Not unless you want to blow the budget deficit to unseen hights, that is, which interestingly was also the warning made by the former Chancellor the other day, when he reminded the rest of his Tory fellow MPs his party is a party of sensible fiscal policy... but not surprisingly he was pushed to the door by BoJo and his closest advisor, who increasingly seem to be on a mission to run the UK like Corbyn's Labour would, albeit not for the sake of socialism, but for the sake of making Brexit work.
 
olle
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Re: Brexit Part 8: the UK government saying what I want is full access and divergence

Fri Feb 28, 2020 10:59 am

The current Tory government handles the budget in a way it was always saying was the reason never vote for a labour government with state aid and deficits.
 
sabenapilot
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Re: Brexit Part 8: the UK government saying what I want is full access and divergence

Fri Feb 28, 2020 11:04 am

A101 wrote:
Have you actually read what the government is doing for Nissan lots of speculation but I have seen no document confirming anything


Do we have to?

The French government has allegedly read it in full, if one is to believe several reports in French financial and industrial publications, which would not be surprising at all, knowing Nissan"s ownership structure.

Reportedly, they have opted to respect the full confidentially of the deal as for now, but I take it they are using every bid of information from it to put it to their best use, be it to maximize the cost for the UK, as well as to guide the EC during the negotiations with the UK and to prepare any legal action at the WTO, later.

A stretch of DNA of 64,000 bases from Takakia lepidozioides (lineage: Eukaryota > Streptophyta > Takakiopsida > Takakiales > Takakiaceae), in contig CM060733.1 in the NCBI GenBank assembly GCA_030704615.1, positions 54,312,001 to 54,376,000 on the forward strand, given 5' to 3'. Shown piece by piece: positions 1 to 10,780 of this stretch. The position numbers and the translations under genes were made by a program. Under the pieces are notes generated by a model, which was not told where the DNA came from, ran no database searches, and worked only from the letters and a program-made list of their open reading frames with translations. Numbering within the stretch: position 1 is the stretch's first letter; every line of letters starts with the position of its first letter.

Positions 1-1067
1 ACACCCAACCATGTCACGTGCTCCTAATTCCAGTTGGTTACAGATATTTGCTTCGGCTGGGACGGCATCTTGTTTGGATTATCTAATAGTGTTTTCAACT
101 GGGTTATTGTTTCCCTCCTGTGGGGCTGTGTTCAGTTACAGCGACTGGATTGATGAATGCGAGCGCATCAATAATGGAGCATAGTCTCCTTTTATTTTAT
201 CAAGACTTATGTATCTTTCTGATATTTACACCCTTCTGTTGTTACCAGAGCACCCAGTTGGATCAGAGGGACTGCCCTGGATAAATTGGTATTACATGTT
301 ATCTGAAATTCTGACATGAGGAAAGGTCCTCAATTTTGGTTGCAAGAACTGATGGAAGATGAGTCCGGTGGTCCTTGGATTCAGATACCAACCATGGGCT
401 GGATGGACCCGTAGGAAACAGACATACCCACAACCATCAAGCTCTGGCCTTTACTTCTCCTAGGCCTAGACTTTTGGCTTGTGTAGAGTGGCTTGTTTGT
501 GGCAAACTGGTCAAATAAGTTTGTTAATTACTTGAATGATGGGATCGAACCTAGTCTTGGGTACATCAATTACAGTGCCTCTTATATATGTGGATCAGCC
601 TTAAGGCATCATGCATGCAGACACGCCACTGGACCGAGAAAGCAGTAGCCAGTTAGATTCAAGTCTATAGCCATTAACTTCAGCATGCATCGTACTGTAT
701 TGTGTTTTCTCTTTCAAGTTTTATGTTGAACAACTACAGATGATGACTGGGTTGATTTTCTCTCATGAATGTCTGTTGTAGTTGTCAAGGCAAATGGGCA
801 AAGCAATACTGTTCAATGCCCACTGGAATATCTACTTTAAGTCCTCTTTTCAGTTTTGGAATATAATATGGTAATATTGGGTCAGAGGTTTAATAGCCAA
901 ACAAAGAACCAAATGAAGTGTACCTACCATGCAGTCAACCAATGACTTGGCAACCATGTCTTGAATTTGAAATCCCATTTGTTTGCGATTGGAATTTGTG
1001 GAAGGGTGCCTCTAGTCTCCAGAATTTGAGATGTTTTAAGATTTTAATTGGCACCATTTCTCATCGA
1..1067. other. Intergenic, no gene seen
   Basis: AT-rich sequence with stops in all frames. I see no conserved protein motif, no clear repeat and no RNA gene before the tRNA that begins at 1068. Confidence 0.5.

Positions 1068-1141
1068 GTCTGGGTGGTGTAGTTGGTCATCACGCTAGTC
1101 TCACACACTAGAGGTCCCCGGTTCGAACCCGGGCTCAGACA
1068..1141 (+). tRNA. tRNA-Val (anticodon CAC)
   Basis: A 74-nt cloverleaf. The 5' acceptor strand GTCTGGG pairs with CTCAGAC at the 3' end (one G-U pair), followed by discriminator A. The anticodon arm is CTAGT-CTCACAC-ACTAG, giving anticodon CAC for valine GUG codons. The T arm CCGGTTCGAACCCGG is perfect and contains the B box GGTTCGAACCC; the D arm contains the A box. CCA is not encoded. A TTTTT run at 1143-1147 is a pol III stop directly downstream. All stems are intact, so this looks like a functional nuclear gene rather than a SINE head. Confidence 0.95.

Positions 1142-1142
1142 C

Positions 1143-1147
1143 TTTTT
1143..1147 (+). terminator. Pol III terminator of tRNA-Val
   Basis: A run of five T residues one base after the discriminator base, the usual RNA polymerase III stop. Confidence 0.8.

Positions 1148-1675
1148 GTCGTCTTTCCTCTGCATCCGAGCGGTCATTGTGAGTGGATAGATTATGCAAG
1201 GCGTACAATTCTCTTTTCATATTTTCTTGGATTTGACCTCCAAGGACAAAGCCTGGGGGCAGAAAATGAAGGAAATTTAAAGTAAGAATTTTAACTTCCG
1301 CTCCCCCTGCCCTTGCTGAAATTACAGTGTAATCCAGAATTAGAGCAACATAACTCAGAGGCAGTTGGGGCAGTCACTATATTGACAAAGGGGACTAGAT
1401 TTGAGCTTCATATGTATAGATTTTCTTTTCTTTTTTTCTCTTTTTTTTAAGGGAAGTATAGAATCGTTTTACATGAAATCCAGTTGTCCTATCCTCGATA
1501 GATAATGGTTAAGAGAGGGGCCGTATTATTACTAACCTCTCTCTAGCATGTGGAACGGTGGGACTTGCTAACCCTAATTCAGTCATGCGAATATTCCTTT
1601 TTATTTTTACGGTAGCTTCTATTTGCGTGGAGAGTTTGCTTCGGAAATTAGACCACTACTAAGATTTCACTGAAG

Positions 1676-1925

A101
Posts: 1951
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Re: Brexit Part 8: the UK government saying what I want is full access and divergence

Fri Feb 28, 2020 11:20 am

sabenapilot wrote:
A101 wrote:
sabenapilot wrote:

Yet you can not subsidize every single company in the UK.
If it makes no sense to use the UK as manufacturing basis for Europe any longer, private companies will readjust as time goes by: it's an economic law .
What you'll see the UK government do is to subsidize only those that make most sense to preserve their own image with: those they know would symbolize failure of Brexit, hence this one has long been singled out and guaranteed to be isolated from any economic outfall by TM (well documented btw), while thousands of others will be left out in the pouring rain (because it's unaffordable/bankrupting to do this for all).
it's simply politics, not economics at play here: ironically you'll see a Tory government do, what a Labour government would be expected to do to preserve an ideology-driven economic vision.
And equally true, you'll see tremendous pressure on companies who's shareholding structure contains EU government vehicles to be swift at relocating their production back to the EU: most notably Airbus as that one is a symbolic company too. Pretty sure the A350 wing is the last wing ever to be built in the UK... Spain is the new place to be for Airbus wings.